Jeremy Denk

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Jeremy Denk
Born (1970-05-16) May 16, 1970 (age 46)
Durham, North Carolina
Occupation Classical pianist

Jeremy Denk (born May 16, 1970 in Durham, North Carolina) is an American classical pianist.


In 1997, Denk made his New York recital debut at Alice Tully Hall as the winner of the William Petschek Piano Debut Recital Award from Juilliard. The following year, he received the Avery Fisher Career Grant and won the Young Concert Artists International Auditions. He has appeared with the Atlanta, Chicago, Dallas, Houston, London, New World, St. Louis, and San Francisco Symphony Orchestras, the Philadelphia Orchestra, Orchestra of St. Luke's, and the Orpheus Chamber Orchestra. He has focused in recent years on the music of Charles Ives and György Ligeti, in combination with more standard repertoire. He frequently appears with the Chamber Music Society of Lincoln Center, and was the artistic director of the Ojai Festival in 2014.[1] Denk teaches at the Mannes College of Music.[2]

Ligeti/Beethoven, Denk's debut album on Nonesuch, was released on May 15, 2012.

In 2004, Denk met and performed with violinist Joshua Bell at the Spoleto Festival and they began touring together in 2005.

Denk taught at the Indiana University School of Music from 1996 until 2002 and is on the faculty of the Bard College Conservatory of Music. He maintains a blog titled Think Denk[3] and has written numerous liner notes and program notes. His essay on the failings of program notes appeared in Best Music Writing 2011,[4] and his account of recording Ives' Concord Sonata appeared in the February 2, 2012, issue of The New Yorker.[5] On April 15, 2012, Denk's review of The Great Animal Orchestra by Bernie Krause appeared on the front page of the New York Times Book Review.[6] His essay titled "My Favorite Mistake", detailing his time as a chemistry and music double major at Oberlin College, was published in Newsweek on May 21, 2012.[7] On November 15, 2012, Denk was published in The New Republic for the first time with a review of Reinventing Bach by Paul Elie.[8] His essay "Every Good Boy Does Fine – A Life in Piano Lessons" appeared in the April 8, 2013, issue of The New Yorker.[9] In 2014, Denk discussed Stephen Budiansky's book Mad Music: Charles Ives, the Nostalgic Rebel in The New York Review of Books.[10] In 2013, Denk was named a MacArthur Fellow.[11]


  • September 2013: J.S. Bach: Goldberg Variations, Nonesuch Records
  • November 2012: American Mavericks, including Henry Cowell's Synchrony and Piano Concerto with Michael Tilson Thomas, SFS Media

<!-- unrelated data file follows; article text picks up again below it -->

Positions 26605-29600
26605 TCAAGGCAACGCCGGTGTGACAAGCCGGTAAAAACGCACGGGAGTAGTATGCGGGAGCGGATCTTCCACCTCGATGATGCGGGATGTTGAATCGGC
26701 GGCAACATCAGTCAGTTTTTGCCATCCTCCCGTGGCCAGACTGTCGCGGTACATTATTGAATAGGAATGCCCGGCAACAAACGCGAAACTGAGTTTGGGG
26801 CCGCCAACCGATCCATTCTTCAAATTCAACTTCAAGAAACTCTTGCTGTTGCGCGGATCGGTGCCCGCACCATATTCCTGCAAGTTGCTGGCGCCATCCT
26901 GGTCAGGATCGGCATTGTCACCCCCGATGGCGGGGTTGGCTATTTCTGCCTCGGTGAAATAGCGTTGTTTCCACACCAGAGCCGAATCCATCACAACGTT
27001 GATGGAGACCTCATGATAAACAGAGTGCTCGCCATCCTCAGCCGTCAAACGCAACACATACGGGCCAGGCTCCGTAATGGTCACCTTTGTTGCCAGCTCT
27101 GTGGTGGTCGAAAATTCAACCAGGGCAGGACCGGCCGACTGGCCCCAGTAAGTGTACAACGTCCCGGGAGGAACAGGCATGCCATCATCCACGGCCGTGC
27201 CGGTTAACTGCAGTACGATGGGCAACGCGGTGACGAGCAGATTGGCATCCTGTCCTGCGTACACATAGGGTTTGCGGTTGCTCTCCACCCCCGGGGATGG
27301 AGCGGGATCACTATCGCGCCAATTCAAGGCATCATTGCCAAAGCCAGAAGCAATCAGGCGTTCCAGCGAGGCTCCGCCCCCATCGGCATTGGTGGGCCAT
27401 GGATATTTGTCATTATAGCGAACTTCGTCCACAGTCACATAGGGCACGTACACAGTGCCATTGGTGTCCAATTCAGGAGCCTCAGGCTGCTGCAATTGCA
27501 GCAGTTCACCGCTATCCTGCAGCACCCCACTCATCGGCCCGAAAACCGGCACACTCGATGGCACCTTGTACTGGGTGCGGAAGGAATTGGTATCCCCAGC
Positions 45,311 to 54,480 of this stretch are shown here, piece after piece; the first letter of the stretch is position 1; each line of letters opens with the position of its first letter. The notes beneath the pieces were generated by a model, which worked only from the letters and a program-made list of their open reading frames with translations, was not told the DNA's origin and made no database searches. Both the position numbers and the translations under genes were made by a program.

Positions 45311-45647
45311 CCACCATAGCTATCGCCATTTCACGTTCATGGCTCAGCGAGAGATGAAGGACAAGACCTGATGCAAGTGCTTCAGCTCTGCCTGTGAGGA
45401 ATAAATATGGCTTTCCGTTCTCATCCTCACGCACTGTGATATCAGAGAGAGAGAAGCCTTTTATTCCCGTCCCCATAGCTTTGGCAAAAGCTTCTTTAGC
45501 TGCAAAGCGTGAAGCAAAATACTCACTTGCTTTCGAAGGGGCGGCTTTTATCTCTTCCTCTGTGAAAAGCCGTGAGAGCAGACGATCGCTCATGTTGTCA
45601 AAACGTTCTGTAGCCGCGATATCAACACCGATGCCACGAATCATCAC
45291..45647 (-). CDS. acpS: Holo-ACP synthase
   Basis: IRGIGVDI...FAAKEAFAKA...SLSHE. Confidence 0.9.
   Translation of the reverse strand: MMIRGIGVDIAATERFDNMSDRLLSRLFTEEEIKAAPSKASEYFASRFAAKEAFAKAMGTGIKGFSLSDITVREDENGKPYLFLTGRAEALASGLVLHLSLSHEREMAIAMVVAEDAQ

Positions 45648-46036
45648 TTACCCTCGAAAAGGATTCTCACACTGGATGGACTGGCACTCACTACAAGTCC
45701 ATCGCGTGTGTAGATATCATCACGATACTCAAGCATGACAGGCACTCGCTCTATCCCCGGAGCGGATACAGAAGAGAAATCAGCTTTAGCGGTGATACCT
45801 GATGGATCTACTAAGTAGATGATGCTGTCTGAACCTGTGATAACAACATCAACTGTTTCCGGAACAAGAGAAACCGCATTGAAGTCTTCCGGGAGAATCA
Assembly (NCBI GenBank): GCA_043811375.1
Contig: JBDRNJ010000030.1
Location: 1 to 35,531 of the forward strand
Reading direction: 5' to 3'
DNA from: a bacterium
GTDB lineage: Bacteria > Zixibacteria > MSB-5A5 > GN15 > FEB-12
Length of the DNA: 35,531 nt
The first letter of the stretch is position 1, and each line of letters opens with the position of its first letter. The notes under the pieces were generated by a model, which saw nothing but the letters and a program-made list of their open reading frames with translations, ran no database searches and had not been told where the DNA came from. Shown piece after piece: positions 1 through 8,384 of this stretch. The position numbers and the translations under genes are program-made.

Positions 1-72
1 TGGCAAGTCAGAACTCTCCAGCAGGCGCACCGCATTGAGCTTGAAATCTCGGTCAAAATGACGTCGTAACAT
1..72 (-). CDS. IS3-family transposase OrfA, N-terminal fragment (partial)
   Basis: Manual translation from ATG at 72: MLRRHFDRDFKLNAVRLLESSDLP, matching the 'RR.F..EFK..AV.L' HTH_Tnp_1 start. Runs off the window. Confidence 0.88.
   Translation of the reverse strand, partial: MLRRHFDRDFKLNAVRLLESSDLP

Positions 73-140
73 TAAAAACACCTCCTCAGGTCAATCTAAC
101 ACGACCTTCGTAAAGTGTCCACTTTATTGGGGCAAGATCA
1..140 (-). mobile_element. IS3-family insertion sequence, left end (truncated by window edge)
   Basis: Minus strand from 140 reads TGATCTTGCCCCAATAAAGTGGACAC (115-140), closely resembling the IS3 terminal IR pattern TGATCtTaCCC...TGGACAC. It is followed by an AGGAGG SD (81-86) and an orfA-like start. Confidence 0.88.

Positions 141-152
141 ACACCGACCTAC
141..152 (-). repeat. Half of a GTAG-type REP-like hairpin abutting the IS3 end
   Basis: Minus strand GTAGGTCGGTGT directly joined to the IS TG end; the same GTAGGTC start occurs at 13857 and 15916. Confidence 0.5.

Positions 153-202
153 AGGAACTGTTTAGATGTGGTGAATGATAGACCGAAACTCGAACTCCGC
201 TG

• May 2012: Ligeti/Beethoven, including Books I and II of György Ligeti's piano études and Beethoven's Piano Sonata No. 32, Nonesuch Records
  • January 2012: French Impressions, including sonatas of Franck, Ravel, and Saint-Saëns with violinist Joshua Bell, Sony Classical
  • October 2010: Jeremy Denk Plays Ives, which features Charles Ives' Piano Sonatas Nos. 1 and 2, on his Think Denk Media Label
  • Bach Partitas 3, 4, 6. Azica Records
  • Works for Solo Piano by Leon Kirchner. Sonata #2 for Piano. Albany Records
  • Tobias Picker's Piano Concerto #2 ("Keys to the City"). Russian Philharmonic. Thomas Sanderling, conductor. Chandos Records
  • Corigliano Violin Sonata. Joshua Bell, violin. Sony Records
  • Faure Violin Sonata. Chausson Concert. Soovin Kim/Jupiter String Quartet. Azica Records
  • Brahms and Dvořák Quintets, with Concertante Chamber Ensemble. Meridian Records



  1. ^ "2014 Festival". Retrieved 2012-02-27. 
  2. ^ Jeremy Denk, piano, profile at Mannes College The New School for Music
  3. ^ Think Denk It's a pun: "denk" is German for "think".
  4. ^ Best Music Writing 2011
  5. ^ Jeremy Denk (February 6, 2012). "Flight of the Concord". The New Yorker. Retrieved 2012-02-27. 
  6. ^ Jeremy Denk (April 15, 2012). "Earth Music: The Great Animal Orchestra by Bernie Krause". The New York Times. Retrieved 2012-04-15. 
  7. ^ Jeremy Denk (May 21, 2012). "My Favorite Mistake". Newsweek. Retrieved 2015-02-24. 
  8. ^ Jeremy Denk (November 15, 2012). "Bach's Music, Back Then and Right Now". The New Republic. Retrieved 2012-11-29. 
  9. ^ "Every Good Boy Does Fine"
  10. ^ "Ives Wins!", Denk's review of Mad Music: Charles Ives, the Nostalgic Rebel by Stephen Budiansky, The New York Review of Books, June 19, 2014
  11. ^ "Jeremy Denk – MacArthur Foundation". Retrieved September 30, 2013. 

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